My office will be closed next Monday for Memorial Day. Spring session is scheduled to conclude at next Tuesday, but it remains to be seen whether that will be the case, or if like last year, we will remain in session throughout the summer.
New State IDs
In an effort to comply with new federal standards resulting from the REAL ID Act of 2005, Secretary of State Jesse White announced changes to Illinois State ID’s and driver’s licenses. These new changes include security features that will help protect citizens from fraud and identity theft. With these changes we do not fully comply with the federal law, but we are a significant step closer. Click here for more information on the changes being implemented and what you need to know.
Unions Rally in Springfield
On Wednesday, several state labor groups organized a few thousand people to descend upon the capital to rally for a recently vetoed labor bill and other labor wage bills, which were voted on later that day.
Governor Rauner vetoed House Bill 580, which is identical to Senate Bill 1229 (vetoed last fall) and impacts the negotiations between the Governor and AFSCME, the State’s largest public union. The legislation would remove the ability of the parties to continue to negotiate an agreeable contract by placing the terms in the hands of an unelected arbitrator. This could potentially impose billions of dollars in new costs on to taxpayers without any involvement from the very elected representatives who are purposely meant to be a part of the collective bargaining process. Over the past year the majority party in the House and Senate have made a point of legislating to permanently change state practices and processes’ simply because they are not happy with the current democratically elected leader of the State.
Meanwhile, Governor Rauner reached another labor agreement last week. The union in question is very small, representing teachers at the IL school for the deaf, but they agreed to many of the same cost saving contract elements that the Governor has been seeking in negotiations with AFSCME including a 4 year wage freeze and a new incentive program for employees who implement cost saving measures or exceed standards.This latest agreement makes 18 unions that have agreed to new contract terms with Governor Rauner and the State.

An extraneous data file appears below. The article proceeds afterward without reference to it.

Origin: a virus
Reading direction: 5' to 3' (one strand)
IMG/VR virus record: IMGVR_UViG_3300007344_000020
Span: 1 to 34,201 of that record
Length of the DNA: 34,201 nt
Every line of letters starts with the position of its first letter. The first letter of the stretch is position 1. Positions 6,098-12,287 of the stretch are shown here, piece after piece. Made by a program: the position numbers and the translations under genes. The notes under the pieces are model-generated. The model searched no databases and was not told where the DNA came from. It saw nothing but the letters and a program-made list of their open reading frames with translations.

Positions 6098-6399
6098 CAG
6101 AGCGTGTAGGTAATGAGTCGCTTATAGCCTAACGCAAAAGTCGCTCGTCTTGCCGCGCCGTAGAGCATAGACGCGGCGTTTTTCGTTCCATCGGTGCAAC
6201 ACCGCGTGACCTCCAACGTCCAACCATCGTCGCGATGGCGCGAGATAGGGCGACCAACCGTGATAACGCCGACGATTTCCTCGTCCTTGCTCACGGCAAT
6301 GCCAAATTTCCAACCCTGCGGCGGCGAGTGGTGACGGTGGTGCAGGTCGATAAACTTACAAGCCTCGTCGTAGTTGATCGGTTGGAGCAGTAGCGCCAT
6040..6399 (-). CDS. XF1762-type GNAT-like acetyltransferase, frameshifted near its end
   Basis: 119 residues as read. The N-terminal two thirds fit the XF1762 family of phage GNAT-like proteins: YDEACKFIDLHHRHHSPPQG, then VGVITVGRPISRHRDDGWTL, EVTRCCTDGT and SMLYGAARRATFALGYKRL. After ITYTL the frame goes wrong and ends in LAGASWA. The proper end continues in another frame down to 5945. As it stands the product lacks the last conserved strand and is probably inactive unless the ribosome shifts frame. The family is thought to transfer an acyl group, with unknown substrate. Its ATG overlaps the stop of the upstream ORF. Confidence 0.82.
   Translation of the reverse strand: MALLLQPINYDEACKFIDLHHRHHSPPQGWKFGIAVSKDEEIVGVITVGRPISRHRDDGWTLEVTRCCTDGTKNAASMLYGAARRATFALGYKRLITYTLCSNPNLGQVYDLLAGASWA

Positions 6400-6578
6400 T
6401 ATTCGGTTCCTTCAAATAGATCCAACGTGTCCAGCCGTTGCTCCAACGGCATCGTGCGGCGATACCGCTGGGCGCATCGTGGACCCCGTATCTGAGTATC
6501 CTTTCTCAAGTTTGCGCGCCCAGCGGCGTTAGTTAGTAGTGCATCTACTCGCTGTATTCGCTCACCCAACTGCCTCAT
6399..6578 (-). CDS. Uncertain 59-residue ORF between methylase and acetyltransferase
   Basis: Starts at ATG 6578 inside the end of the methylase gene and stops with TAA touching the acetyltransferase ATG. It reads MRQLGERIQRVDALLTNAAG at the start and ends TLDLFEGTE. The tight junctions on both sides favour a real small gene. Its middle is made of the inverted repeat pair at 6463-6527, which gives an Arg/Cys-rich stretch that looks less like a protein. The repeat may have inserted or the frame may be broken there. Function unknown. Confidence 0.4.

House Votes to Spend More Money
The House has yet to adopt a revenue estimate or budget, but that has not stopped it from blindly approving spending authorization. Without available revenue the House is simply adding to our list of unpaid bills that costs the state hundreds of millions in interest charges.
House Democrats advanced four pieces of legislation last week that would raise wages for certain state workers to $15 per hour. The bills in total are estimated to cost taxpayers around $1.5 billion. The bills would mandate wages for home health care workers, childcare providers, and those that work with the disabled. It would codify in to law provisions of current collective bargaining agreements between workers and the State.
While those that care for the state’s most vulnerable deserve fair and decent compensation, this legislation is the wrong way to go about it. Illinois does not legislate hourly rates for any other state employees. While I want to see raises for these workers, I voted against these attempts to circumvent the collective bargaining process that could potentially set a precedent and open the floodgates for other state worker’s seeking raises.
Budget Process Looks Grim
State Leaders met for the first time in months last week. The leaders agreed to deputize rank and file lawmaker working groups to discuss specific issues relevant to an agreement. After the meeting, all parties appeared optimistic that common ground could be found. Later that day, Speaker Madigan quelled such hopes when he abruptly introduced a $227 million dollar MAP grant appropriation bill not tied to any available revenue source. Speaker Madigan’s bill is tied to an already overextended fund, GRF, which has a bill backlog of $7.15 billion. This is just more of the same political games we have seen from him over the past year.
The Speaker controls the budget process and as in years past, this year he has not let the House Appropriations committees do their jobs and craft a balanced budget that sets revenues and spending priorities. That doesn’t mean that we won’t see a budget this week, it just means that what we will most likely only be seeing a budget that comes directly from his office.